P. Ennis: Okinawa Problem Could Boil Over
Saturday, July 31, 2010
It's now about as "unofficially official" as it can get that the August and November deadlines concerning a Futenma replacement facility on Okinawa will not be met.
Indeed, the political underpinnings of the 2006 bilateral "Roadmap" for realignment of US forces in Japan, of which the relocation of some 8,500 US Marines from Okinawa to Guam and the construction of a Futenma replacement facility are cornerstones, are coming undone in both countries.
The confluence of three events on July 27 made this abundantly clear - as if additional clarity were needed.
On Tuesday, Assistant Secretary of State Kurt Campbell testified on US-Japan security ties before the House Armed Services Committee, and hinted at a schedule slip by failing to mention in his prepared remarks the August deadline for reaching agreement on the exact location, design, and construction method for the Futenma replacement facility. An August agreement would supposedly then set the stage for a final political decision in the Fall.
Also, the US government's Joint Guam Program Office (JGPO) released its much-anticipated Final Environmental Impact Statement concerning the on-going military buildup on Guam, and officials made clear that vital infrastructure and other critical preparations will not be anywhere near complete by the 2014 deadline for moving the 8,500 US Marines and their 9,000 dependents to Guam. Publicly, the JGPO says 2014 is still the goal, but with huge cost overruns already apparent, and a skeptical Congress slowing funding, the Marine redeployment faces significant delays.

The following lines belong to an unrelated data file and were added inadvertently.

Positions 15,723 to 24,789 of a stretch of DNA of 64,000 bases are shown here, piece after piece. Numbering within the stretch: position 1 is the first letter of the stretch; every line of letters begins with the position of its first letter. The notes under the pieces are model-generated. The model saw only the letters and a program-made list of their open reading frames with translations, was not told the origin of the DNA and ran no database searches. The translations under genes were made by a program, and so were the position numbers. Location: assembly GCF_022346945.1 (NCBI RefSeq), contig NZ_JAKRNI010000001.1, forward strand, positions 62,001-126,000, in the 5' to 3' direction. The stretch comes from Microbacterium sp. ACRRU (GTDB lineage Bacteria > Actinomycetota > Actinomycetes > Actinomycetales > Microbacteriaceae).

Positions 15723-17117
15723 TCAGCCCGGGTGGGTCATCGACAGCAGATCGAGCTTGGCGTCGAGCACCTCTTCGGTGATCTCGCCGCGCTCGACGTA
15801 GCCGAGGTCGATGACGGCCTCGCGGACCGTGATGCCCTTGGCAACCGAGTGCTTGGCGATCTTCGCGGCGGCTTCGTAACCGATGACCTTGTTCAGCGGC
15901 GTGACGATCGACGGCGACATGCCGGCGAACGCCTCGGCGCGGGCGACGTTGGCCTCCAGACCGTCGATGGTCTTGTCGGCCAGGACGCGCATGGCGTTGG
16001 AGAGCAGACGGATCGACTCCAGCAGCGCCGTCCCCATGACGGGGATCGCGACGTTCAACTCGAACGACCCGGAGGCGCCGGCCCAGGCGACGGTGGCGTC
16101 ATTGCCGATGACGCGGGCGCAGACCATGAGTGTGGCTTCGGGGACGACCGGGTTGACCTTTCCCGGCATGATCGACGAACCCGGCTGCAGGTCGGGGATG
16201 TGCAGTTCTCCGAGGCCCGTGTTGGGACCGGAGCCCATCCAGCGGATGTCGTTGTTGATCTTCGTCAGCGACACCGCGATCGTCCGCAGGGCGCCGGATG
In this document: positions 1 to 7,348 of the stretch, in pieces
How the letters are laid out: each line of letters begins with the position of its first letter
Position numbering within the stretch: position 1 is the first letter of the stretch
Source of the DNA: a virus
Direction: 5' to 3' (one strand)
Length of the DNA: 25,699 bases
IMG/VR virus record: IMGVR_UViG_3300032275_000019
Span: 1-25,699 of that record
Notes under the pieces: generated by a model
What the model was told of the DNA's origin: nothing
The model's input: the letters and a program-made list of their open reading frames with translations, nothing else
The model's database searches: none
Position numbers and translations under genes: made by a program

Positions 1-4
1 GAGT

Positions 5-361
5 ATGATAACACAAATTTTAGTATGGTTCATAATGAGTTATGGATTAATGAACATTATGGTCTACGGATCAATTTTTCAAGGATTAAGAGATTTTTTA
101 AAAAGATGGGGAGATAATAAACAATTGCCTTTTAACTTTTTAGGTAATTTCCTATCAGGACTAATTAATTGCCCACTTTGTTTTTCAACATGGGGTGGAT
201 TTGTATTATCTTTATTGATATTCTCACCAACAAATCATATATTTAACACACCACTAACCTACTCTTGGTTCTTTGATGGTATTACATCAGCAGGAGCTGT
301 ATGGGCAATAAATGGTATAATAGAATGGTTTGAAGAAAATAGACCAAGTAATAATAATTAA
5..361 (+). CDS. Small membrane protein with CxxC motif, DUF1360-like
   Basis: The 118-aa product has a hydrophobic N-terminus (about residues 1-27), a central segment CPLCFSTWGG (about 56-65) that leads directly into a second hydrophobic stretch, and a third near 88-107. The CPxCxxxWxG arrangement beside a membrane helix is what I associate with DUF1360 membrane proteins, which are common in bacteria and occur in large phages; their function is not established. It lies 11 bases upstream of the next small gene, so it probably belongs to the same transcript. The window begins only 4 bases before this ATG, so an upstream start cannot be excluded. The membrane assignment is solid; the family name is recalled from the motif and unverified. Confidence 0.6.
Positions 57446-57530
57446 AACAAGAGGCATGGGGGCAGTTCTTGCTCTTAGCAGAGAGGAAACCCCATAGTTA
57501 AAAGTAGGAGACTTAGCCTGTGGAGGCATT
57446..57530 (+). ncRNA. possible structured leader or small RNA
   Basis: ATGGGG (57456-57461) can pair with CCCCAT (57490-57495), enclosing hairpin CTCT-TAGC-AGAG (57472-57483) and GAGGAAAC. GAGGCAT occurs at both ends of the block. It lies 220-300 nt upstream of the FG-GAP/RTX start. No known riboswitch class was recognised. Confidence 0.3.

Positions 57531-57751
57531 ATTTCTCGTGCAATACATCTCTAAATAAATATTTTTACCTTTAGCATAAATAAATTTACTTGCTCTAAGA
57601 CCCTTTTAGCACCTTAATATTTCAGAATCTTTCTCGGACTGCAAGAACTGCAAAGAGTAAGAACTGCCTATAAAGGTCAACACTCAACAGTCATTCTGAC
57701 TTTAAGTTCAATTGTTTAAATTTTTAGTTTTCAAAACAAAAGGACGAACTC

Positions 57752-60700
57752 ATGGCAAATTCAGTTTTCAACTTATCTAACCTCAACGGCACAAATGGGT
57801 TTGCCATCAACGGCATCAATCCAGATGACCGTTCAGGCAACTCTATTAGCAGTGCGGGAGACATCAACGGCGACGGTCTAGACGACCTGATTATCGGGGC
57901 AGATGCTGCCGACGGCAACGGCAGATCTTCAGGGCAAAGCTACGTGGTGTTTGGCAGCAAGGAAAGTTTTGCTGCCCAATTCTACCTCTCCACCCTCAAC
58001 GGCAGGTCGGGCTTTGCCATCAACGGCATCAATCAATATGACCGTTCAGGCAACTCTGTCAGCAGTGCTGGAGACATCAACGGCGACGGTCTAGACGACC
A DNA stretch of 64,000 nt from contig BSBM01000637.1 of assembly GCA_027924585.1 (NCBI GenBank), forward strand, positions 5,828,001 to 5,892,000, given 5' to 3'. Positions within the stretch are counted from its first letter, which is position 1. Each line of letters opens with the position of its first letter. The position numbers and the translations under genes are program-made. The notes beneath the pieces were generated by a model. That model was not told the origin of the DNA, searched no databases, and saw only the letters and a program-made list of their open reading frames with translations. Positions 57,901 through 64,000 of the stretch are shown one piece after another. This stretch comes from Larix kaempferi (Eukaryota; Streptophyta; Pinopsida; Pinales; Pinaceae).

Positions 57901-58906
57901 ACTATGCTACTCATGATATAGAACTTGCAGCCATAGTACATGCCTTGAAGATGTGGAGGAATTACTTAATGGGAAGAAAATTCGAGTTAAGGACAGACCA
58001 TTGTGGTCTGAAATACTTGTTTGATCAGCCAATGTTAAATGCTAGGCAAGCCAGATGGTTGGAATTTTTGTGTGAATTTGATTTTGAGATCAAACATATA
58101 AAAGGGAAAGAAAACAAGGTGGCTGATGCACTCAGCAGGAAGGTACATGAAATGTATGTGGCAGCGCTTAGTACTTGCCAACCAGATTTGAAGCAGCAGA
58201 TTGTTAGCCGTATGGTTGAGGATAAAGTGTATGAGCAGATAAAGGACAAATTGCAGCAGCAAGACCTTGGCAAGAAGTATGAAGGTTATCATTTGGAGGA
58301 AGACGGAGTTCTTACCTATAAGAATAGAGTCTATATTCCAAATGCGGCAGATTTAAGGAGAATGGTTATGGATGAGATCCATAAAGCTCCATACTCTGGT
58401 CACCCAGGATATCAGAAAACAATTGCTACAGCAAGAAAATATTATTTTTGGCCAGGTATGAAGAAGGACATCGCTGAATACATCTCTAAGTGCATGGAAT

Meanwhile in Tokyo, Prime Minister Naoto Kan gathered for the first time since taking office the four members of his Cabinet deeply enmeshed in the Futenma issue. Present were Chief Cabinet Secretary Yoshito Sengoku, who will function as the Cabinet's Futenma coordinator; Foreign Minister Katsuya Okada, who is the principal liaison to the United States; Defense Minister Toshimi Kitazawa; and State Minister for Okinawa Seiji Maehara. The participants let it be known not-so-privately that they will defer decisions until after the Okinawa gubernatorial election, scheduled for late November. This continued a pattern of leaks with the same message.
The Okinawa election is likely to institutionalize widespread opposition to construction of the Futenma replacement facility. Prime Minister Kan has already said he will not forcibly begin construction. To do so could easily spark broader opposition to US bases in Japan, which neither Washington nor Tokyo wants to see happen. So the stage is increasingly set for Tokyo, while ceaselessly voicing support for the replacement facility, to shrug its post-election shoulders and say it needs more (undefined) time to bring Okinawan opinion along.
The big question now is how the Obama administration will respond to a situation over which it is rapidly losing even the pretense of control.
An early test could come in September. Japanese officials make no secret of the fact that Prime Minister Kan would like to visit the US for a meeting with President Obama. The sense inside the administration is that Obama, assuming Kan is reelected DPJ president and remains prime minister, would like to "hit the reset button" with the DPJ, and would welcome a meeting with Kan, probably around the time of the UN General Assembly in late September.